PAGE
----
The understanding of radiation effects has been driven by experimental studies in a range of in vitro and in vivo models, including human exposures. These have, for external beam exposures, predominantly utilized conventional radiation sources where uniform exposures of the target of interest have been used. Ionizing radiations deliver their energy in a quantized way via the production of tracks of electrons or charged particles. The doses from these various sources are very low and generally of low dose rate. At the level of individual cells within the human body, this can equate to only single tracks of radiation crossing a cell over periods of weeks or years. Our understanding of the effects of these low doses requires technological approaches which can deliver highly localized radiation beams into biological models and has been an underpinning rational for the development of microbeams as key experimental tools. Here, we outline key characteristics of charged particle, x-ray, and electron microbeams and contrast them with laser-based approaches. We discuss the physical qualities of these sources and review biological studies involving low dose studies, subcellular targeting, and bystander responses.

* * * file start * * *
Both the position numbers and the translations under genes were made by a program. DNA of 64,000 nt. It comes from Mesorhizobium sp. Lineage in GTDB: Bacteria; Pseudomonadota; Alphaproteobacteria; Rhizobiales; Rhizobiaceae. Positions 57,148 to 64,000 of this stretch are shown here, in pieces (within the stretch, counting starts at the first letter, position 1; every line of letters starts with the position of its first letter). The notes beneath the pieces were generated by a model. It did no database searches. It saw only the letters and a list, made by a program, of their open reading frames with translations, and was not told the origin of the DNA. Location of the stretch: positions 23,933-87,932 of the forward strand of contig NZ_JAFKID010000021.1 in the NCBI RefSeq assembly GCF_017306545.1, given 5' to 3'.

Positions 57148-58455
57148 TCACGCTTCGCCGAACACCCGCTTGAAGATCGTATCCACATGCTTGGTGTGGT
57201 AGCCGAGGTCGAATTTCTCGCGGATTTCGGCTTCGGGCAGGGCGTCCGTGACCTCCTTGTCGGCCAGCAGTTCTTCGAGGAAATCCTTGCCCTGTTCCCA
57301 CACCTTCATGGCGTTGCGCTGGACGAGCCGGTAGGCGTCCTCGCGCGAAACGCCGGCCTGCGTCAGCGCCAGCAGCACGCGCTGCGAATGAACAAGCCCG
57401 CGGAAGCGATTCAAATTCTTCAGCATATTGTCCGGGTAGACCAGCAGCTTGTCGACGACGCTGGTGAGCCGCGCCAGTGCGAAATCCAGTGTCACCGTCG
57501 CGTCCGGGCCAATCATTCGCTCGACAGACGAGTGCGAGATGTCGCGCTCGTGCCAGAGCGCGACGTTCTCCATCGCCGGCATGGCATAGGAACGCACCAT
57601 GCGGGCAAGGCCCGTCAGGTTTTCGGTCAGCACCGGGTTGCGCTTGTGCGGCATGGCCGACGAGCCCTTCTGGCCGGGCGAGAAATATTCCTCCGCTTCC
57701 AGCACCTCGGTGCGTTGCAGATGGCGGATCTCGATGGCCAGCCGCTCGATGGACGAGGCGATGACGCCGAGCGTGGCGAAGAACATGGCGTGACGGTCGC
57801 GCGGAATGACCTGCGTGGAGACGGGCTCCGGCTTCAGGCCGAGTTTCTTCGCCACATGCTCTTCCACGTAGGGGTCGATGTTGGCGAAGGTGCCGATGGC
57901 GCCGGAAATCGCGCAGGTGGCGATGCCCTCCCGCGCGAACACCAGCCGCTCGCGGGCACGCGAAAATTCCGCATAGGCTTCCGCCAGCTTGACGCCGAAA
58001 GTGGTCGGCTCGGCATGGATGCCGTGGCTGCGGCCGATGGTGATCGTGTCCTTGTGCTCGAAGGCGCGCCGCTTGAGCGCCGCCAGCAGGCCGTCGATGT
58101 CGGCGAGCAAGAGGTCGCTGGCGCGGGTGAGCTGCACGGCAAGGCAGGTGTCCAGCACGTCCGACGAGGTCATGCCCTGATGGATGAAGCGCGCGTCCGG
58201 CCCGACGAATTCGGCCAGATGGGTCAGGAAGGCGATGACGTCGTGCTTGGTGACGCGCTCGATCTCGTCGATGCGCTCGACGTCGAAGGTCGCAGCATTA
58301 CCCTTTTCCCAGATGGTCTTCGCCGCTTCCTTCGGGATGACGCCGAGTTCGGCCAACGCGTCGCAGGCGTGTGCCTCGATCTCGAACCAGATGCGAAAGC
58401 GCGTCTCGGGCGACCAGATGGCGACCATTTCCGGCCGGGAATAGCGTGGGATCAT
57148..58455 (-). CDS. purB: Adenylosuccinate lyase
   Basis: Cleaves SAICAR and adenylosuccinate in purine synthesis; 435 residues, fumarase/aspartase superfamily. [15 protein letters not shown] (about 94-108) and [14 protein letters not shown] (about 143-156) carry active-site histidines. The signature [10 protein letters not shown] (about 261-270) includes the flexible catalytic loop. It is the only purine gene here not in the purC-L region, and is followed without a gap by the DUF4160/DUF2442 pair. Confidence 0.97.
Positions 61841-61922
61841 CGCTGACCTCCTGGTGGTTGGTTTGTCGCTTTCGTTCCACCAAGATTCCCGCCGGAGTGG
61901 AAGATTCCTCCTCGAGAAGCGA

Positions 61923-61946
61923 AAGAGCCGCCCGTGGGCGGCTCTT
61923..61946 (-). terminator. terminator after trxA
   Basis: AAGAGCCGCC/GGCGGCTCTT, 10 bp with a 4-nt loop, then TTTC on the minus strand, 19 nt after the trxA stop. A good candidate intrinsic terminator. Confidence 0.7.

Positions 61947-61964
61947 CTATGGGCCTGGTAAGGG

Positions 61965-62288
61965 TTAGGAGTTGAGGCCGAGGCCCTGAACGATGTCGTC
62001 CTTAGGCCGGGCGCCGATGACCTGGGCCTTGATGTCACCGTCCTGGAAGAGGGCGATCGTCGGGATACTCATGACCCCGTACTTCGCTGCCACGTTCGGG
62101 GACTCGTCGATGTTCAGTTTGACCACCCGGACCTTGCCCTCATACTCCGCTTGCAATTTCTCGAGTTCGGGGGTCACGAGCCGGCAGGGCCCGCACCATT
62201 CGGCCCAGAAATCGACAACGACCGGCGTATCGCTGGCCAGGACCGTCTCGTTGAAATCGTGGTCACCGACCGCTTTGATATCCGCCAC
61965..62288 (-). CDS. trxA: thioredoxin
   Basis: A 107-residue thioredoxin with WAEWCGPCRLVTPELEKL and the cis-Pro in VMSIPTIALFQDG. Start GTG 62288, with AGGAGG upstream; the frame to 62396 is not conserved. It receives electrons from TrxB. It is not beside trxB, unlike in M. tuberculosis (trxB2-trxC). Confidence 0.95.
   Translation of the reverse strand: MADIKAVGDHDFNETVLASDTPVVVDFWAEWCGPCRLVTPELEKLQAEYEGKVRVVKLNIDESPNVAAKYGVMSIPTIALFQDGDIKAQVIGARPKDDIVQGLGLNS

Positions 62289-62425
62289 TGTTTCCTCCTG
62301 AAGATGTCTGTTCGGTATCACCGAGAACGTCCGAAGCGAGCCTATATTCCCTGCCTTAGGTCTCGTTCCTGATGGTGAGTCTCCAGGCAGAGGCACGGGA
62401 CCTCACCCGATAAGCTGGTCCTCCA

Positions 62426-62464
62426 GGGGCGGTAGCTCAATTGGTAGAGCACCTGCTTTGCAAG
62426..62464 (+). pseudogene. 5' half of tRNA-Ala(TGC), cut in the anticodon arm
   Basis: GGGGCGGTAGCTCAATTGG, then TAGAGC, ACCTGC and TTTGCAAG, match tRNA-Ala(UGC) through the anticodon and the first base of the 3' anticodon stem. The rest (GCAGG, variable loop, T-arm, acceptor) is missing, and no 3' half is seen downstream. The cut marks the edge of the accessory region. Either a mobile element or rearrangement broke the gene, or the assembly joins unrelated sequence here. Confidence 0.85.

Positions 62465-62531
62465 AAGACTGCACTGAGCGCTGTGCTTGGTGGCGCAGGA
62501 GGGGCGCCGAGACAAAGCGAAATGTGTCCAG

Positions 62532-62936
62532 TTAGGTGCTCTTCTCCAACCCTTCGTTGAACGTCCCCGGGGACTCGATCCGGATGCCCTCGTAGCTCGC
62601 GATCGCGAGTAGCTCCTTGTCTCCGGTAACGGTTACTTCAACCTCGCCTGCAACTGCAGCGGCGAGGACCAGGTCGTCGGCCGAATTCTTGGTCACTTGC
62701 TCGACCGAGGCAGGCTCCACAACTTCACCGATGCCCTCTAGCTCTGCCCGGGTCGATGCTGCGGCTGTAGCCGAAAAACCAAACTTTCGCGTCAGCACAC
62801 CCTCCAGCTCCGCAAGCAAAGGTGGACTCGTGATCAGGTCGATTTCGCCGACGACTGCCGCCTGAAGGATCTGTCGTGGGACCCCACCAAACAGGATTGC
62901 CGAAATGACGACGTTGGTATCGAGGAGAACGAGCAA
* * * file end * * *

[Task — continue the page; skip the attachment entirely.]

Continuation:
|Title of host publication||Radiation Biology and Radiation Safety|
|Number of pages||20|
|Publication status||Published - 26 Aug 2014|
- Charged particles
- Radiation biology
ASJC Scopus subject areas
- Physics and Astronomy(all)